Author: Colette Davison
Publisher: Smudged Ink Press
Summary: Following the death of their parents, Fin put his life on hold to raise his little sister. He’s convinced her well-being is all that matters, even if it’s at the expense of his own. A chance meeting with Noah opens his eyes to the possibility of happiness. A happiness that could shatter the moment Noah discovers Fin has an eight-year-old in tow.
Noah has been living a lie for years. When he gets publicly outed, he gets kicked out of his parents’ home and business. Although he’s angry at being disowned, Noah knows it means he’s finally free to love whomever he wants. But in order to have a fulfilling and lasting relationship, Noah has to get past his repressed upbringing and inhibitions, before Fin walks out of his life.
In order to stay together, Fin and Noah have to be brave enough to be honest with themselves and each other.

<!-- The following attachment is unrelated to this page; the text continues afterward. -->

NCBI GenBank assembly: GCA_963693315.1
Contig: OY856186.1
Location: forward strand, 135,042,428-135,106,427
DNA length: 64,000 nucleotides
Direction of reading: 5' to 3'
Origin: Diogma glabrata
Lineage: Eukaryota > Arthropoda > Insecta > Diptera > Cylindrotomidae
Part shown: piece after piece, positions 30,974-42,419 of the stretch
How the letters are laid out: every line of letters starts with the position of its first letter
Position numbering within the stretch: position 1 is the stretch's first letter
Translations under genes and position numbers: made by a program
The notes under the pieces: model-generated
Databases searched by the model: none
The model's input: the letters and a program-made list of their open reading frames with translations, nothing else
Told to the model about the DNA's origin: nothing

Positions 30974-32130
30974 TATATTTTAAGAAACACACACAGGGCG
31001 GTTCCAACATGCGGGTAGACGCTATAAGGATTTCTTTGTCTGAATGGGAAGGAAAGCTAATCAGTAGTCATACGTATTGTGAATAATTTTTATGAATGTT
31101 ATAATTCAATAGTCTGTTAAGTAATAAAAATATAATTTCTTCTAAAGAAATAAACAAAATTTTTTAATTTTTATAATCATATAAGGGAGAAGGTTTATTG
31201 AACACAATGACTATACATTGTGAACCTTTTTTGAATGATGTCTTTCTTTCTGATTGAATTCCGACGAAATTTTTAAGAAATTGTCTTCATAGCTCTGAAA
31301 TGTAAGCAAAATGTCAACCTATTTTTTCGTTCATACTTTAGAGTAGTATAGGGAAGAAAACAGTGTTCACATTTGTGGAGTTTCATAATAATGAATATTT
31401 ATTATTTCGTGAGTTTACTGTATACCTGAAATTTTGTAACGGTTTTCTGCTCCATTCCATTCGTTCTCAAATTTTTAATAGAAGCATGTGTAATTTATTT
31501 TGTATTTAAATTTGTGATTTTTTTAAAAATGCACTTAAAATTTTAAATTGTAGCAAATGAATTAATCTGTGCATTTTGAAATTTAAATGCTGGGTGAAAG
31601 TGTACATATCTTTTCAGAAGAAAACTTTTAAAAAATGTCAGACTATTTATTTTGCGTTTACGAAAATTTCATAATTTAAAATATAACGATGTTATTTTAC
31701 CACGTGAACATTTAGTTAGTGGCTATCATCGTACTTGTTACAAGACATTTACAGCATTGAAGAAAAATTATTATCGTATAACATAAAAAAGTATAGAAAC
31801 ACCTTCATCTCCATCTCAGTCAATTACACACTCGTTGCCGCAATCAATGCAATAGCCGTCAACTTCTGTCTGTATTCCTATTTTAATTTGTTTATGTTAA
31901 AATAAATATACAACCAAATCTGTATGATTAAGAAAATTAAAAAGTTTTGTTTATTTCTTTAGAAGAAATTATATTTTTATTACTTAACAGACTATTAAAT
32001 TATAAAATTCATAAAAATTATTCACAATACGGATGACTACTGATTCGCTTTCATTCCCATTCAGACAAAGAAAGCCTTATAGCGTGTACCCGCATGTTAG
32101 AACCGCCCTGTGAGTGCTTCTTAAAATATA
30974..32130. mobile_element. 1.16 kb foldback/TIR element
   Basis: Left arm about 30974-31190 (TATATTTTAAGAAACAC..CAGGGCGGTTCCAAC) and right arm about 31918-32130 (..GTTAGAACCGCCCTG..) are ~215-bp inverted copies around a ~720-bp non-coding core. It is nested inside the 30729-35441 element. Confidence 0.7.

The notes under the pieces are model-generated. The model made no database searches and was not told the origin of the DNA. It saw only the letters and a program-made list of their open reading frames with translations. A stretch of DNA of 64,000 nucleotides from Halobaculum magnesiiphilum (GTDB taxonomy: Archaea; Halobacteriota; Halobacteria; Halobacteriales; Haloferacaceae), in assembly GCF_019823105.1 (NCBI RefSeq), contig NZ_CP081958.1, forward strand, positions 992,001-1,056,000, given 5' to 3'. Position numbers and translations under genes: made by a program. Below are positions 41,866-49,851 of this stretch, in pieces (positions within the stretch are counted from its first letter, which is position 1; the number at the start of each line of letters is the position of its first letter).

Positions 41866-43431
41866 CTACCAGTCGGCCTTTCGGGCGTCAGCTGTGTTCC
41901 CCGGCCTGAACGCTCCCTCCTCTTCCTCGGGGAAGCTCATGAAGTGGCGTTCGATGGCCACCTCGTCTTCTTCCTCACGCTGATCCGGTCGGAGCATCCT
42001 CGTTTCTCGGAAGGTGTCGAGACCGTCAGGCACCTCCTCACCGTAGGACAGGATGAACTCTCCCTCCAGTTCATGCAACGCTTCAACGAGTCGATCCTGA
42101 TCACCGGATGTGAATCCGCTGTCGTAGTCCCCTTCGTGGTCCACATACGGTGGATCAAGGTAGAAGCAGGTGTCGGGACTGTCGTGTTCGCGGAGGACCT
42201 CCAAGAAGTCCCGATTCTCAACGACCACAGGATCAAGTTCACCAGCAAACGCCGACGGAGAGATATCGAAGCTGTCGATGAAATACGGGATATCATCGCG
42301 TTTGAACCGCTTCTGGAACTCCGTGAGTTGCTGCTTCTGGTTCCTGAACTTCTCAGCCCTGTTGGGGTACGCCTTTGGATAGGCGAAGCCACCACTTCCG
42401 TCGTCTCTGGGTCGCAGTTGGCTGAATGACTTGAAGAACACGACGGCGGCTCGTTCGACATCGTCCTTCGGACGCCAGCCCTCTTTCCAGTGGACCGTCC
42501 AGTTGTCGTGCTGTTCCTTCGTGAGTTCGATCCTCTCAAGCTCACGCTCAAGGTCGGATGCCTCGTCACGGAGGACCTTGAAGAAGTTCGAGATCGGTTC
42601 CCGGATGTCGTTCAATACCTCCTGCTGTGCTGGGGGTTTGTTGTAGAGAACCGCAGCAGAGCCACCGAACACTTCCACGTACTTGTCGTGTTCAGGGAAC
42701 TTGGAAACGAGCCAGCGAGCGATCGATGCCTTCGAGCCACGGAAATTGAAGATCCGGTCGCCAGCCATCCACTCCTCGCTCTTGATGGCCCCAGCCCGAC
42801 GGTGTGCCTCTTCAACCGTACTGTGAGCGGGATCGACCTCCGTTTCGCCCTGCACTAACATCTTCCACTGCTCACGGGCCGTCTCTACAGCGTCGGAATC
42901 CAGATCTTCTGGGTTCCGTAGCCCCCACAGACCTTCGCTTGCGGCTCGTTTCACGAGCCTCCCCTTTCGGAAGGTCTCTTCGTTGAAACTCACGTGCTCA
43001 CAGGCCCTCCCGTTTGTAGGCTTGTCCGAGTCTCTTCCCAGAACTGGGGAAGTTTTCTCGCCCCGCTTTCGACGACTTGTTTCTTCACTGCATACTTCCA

Review: This is a new to me author, and I chose this story because a prior book appeared well received. This story however, was not good for me. The pacing was glacially slow, with little forward movement in the 200+ pages of this character driven plot. Noah’s situation did a disservice to the plight of so many LGBTQ youth thrown out of their homes. He lands at his wealthy friend’s house with plenty of leisure time to improve his education and date while being unemployed. There’s barely a hint of how fortunate he is in comparison. The best thing about him was his sister finally coming around but she made it all about her, while he’s the one apologizing.
Fin was just ridiculous, hiding the fact that his parents were deceased and he had custody of his sister. Why would you waste your time with someone if you thought they’d cut and run when they find out the truth? Just too much absurdity in the entire situation, including Noah’s issues with PDA and intimacy and rejecting any professional help or counseling for it. I pretty much skimmed the entire second half of the story and was rather grateful when it ended. The writing was clear and well edited, which gave it a second star but aside from that, there is not much I can recommend about this one.